Shivangi Sharma and Pragya Jain
Mr. Ambarish Rai, National Convenor of the Right To Education Forum expressed grave concerns over the state of the access to education to the children of the poorest in the nation. He detailed that the most vulnerable section remains the girls belonging to the disadvantaged economic and social strata with about 30 per cent of them never having stepped inside a school.
“Nearly 40 per cent of adolescent girls aged 15-18 years are not attending any educational institution,” the official was quoted detailing the precarious situation. He further narrated that the nation has more than 60 million children bereft of education which is alarmingly the highest number of children out of school recorded globally.
“This is the highest number of ”out of school” children of any country in the world. About 25 per cent of boys and girls are unable to read Standard 2 level text. Around 36 per cent girls and 38 per cent boys are unable to read words in English. Moreover, about 42 per cent girls and 39 per cent boys are unable to do basic subtraction arithmetic.” The RTE Convenor reported in a statement released on International Women’s Day.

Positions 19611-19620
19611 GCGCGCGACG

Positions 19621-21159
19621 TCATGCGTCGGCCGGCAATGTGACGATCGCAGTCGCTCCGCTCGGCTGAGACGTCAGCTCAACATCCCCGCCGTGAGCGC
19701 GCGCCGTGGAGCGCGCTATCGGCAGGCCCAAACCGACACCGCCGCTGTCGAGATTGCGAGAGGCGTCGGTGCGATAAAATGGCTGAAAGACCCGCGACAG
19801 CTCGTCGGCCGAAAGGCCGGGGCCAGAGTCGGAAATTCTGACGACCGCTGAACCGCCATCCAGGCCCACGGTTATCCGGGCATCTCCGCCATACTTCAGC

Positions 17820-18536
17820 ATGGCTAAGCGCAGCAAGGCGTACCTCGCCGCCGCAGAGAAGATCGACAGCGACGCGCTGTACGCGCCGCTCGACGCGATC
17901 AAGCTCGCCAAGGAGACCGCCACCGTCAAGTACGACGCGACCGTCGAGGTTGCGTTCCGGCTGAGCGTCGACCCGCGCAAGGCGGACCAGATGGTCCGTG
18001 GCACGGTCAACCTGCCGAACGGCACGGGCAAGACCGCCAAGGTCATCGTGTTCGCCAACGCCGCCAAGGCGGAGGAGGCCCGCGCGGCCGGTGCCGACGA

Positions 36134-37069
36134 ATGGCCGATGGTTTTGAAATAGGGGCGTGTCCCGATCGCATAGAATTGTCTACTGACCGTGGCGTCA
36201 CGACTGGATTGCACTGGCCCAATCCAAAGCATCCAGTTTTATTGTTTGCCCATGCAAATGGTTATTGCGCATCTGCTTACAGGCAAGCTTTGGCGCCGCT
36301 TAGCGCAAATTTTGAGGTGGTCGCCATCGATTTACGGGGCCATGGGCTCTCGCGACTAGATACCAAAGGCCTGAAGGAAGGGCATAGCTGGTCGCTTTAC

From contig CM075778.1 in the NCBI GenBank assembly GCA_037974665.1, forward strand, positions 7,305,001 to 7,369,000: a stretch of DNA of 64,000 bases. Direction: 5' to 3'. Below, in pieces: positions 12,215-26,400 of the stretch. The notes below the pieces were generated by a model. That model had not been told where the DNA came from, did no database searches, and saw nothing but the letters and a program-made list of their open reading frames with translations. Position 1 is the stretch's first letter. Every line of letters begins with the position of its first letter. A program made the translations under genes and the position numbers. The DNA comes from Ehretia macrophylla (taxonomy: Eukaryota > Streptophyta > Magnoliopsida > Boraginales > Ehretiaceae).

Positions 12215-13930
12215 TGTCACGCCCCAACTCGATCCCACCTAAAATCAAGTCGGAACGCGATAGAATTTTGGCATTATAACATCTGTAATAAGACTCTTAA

Mr. Rai expressed that even those children who are able to have access to schools, end up leaving their education owing to a multitude of factors. As a result, they enter the labour market without the requisite skills or the knowledge required to sustain a living standard.
The National Convenor called for dedicated action from the government to mitigate and improve the numbers as shown in the Annual Status of Education Report (ASER). The report shows secondary school children’s foundational reading and math abilities as poor and that average achievement scores of Class V students have declined in all subjects between 2011 and 2014. Further, Mr. Rai attributed the dismal numbers to the shortage of trained teachers in the nation. He quoted that there are outstanding vacancies at the elementary and secondary teaching posts and only 70 per cent of the teachers at primary level are adequately trained.
He remarked that the government’s apathy has left the education system critically under-resourced. Mr. Ambarish Rai noted that the drop in expenditure on education from 3.1 per cent in 2012-13 to 2.7 per cent of the GDP on education at present. It is to be noted that the current spending remains underwhelmingly below the 2015 Incheon Declaration and Kothari Commission recommendations of allocating at least 6 per cent of GDP to education.